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hoochpage.JPGSarah - How do you use these things?
07/10/2007 @ 09:25:44 PM
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I'm not going to disagree with your reasons for abortions (which I don't agree with) but I will disagree with you about your other point. Some people who accidentally have kids are not "blessed" and maybe should give those kids up for adoption because some of those kids are going to end up having a crummy life. Not all of them, because some people end up making it work, but some people end up making their kids lives miserable and it's a shame. Kids should have equal opportunities to succeed, and there are tons of people out there who want kids who aren't fortunate to have their own. Plus, chances are that those people who accidentally have kids in said situations are just going to be burdens on society.
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fry6beeu9.jpgJeremy - 8953 Posts
07/10/2007 @ 11:24:40 PM
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Alex Wrote - 07/10/2007 @ 08:10:14 PM
Relating to the gay marriage issue how to you define separation of church and state in relation to separation of religion and morality? I'm sure there are lots of other laws that are based purely on "moral" issues which in many cases could be considered to have originated from religious beliefs. Is there some list of issues that separates morals from religion?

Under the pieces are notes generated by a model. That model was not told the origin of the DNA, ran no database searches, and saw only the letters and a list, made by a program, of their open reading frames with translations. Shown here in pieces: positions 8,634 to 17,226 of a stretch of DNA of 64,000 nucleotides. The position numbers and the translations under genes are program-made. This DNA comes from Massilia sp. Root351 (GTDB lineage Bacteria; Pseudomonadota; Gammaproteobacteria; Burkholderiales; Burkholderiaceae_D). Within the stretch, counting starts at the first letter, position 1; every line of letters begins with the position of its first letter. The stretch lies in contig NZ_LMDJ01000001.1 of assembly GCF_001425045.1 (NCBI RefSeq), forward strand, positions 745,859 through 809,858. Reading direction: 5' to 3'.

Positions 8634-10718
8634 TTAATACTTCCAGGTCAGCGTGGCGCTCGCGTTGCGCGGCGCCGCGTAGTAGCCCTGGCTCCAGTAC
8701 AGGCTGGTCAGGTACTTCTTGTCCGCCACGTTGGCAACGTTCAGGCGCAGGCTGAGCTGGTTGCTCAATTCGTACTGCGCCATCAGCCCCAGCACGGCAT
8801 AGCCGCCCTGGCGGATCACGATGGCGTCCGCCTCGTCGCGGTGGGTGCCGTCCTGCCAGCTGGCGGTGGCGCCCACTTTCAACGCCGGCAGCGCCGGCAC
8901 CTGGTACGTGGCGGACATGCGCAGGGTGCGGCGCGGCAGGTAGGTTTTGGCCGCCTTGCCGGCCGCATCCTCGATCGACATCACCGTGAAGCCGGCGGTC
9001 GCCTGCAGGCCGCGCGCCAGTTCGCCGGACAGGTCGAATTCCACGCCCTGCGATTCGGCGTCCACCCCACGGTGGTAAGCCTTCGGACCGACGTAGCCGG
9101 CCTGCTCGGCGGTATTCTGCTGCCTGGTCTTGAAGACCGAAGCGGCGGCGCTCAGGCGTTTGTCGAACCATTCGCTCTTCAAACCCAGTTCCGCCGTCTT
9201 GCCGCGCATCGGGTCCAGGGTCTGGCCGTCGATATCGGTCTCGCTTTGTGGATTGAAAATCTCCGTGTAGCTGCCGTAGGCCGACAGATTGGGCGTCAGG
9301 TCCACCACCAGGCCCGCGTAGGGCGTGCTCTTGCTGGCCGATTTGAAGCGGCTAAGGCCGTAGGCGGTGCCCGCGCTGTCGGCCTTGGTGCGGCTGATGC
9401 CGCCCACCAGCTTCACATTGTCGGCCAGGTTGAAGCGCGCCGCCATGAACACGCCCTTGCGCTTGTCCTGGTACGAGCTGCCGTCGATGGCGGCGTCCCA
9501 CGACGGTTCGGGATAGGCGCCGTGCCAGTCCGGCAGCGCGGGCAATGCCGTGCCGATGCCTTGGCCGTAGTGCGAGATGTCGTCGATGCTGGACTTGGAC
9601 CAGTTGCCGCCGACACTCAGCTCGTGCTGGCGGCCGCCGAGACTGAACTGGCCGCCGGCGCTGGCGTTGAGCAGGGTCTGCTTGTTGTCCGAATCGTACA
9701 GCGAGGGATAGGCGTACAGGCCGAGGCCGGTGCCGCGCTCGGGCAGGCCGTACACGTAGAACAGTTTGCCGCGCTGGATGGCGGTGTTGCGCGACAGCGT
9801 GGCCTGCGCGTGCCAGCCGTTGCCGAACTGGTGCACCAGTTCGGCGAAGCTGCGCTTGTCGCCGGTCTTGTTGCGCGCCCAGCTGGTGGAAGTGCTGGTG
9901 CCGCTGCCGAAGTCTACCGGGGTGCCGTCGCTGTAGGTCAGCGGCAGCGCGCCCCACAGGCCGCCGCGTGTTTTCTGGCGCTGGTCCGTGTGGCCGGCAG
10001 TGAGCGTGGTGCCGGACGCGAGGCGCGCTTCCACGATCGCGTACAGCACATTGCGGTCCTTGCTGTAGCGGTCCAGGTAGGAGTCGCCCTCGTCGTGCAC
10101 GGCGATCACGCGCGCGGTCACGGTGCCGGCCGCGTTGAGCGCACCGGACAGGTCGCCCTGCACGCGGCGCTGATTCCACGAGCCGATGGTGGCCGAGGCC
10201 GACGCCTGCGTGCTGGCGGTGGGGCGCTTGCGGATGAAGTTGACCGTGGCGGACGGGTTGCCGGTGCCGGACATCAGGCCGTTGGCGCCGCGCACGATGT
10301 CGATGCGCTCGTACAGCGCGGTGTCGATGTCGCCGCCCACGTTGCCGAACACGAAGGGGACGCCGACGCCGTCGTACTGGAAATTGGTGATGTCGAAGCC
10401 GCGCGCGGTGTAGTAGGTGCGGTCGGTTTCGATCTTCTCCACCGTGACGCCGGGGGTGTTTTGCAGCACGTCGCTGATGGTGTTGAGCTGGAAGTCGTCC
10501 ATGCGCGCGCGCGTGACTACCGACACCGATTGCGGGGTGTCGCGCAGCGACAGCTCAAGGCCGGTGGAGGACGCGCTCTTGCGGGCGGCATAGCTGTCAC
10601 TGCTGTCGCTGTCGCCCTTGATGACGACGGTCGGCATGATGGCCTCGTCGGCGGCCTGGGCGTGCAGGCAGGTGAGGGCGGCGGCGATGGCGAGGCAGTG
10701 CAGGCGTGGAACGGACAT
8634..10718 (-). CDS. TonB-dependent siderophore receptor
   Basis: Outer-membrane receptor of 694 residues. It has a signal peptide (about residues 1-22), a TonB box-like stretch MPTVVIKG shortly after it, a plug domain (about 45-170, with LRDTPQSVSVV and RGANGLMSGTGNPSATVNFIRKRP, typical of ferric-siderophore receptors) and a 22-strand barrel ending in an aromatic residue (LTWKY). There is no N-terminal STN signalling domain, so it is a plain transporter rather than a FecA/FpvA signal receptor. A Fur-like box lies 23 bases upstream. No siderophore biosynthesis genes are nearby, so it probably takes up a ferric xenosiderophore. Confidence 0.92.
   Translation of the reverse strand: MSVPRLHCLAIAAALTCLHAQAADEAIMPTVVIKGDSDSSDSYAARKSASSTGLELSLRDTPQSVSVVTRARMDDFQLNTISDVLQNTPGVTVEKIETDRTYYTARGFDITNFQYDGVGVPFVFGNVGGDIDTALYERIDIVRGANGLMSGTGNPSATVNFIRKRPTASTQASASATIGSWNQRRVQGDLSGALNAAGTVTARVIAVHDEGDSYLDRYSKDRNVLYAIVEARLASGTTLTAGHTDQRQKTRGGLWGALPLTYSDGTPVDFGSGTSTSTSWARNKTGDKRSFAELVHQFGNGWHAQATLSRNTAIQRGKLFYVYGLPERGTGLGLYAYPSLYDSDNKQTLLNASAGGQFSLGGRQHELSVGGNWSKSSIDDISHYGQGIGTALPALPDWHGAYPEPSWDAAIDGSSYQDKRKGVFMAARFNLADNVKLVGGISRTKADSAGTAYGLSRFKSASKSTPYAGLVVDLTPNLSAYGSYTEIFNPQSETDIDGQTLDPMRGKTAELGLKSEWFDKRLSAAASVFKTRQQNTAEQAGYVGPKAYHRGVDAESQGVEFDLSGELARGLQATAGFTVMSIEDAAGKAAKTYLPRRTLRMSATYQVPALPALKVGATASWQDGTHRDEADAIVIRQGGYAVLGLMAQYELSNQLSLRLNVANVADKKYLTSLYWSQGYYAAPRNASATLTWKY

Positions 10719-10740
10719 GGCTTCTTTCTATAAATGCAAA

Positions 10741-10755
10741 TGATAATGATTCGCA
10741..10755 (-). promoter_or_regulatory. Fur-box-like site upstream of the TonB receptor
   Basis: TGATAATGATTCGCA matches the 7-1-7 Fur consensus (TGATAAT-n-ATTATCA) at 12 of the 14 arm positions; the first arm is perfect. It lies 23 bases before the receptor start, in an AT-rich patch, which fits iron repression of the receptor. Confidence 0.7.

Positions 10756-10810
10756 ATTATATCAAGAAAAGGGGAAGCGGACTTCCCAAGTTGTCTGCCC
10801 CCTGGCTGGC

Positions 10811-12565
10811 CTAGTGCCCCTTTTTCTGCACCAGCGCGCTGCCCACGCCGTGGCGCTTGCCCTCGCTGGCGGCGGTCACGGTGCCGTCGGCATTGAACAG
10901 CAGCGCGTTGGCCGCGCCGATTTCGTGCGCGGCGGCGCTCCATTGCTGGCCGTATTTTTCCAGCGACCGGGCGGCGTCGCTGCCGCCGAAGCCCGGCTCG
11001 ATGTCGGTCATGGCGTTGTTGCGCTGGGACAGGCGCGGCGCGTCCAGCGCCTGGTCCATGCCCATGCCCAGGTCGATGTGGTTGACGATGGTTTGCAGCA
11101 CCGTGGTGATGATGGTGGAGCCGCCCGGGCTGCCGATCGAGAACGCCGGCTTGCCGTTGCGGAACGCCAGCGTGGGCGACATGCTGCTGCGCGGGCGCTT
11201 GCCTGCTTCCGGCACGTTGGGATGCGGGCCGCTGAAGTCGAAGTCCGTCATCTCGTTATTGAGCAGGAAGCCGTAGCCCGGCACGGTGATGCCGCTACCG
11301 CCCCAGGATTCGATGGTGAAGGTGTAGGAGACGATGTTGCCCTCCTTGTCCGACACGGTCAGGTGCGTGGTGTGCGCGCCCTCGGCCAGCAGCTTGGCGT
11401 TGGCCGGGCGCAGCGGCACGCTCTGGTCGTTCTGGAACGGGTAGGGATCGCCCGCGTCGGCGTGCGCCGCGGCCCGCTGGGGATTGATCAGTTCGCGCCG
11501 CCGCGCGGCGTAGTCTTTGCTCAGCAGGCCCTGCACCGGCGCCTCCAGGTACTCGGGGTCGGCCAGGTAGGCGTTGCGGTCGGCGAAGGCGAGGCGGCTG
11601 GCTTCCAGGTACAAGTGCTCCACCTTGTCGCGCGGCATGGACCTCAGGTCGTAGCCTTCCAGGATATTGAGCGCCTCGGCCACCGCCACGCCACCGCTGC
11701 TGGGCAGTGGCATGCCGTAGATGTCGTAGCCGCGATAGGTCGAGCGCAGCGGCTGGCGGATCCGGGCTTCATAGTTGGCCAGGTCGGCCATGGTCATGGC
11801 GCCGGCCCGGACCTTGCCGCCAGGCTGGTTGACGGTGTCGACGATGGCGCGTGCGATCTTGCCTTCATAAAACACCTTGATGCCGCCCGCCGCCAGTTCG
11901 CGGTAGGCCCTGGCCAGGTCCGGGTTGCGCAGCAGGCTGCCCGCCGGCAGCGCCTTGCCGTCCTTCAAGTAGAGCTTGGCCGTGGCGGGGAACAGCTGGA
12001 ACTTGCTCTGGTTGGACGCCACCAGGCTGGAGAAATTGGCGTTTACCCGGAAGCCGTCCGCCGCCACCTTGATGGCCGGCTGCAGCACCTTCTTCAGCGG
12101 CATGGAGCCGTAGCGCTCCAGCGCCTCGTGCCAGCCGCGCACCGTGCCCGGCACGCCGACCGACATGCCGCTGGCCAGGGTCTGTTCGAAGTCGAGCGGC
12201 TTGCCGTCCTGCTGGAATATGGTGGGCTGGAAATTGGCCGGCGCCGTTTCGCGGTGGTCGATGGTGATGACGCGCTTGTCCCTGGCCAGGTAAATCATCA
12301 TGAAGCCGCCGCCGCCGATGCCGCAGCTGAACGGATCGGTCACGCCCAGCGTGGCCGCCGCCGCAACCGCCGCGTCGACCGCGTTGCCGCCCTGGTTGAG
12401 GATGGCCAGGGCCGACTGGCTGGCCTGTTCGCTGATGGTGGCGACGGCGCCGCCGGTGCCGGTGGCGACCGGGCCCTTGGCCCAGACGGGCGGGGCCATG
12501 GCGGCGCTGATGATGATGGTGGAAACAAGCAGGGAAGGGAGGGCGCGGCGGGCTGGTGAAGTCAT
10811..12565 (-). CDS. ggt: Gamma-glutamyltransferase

Well see, there's your problem, it's your religious beliefs that lead you do rule it as a moral issue in the first place. I, and many others, don't see homosexuality as immoral to begin with, so I don't see it as a moral issue.

Edit: It's true that many of our broader laws have roots in religion (the 10 commandments in particular) but I'm pretty sure even the most secular person could sign off on those broad topics. I have to imagine as a society we would have come up with "we shouldn't kill and rob each other" on our own. The issue at hand is the specific details. The things that society doesn't have a problem with, but some people do "because the Bible says so." It's likely a person who is a Christian and against homosexuality wouldn't feel they way they do if they weren't Christian. They would still think murder is bad.

I'm also not saying a person can't feel the way they want to feel, I just don't want Christians forcing anti-gay laws into the halls of an establishment that is supposed to take a step back from religion.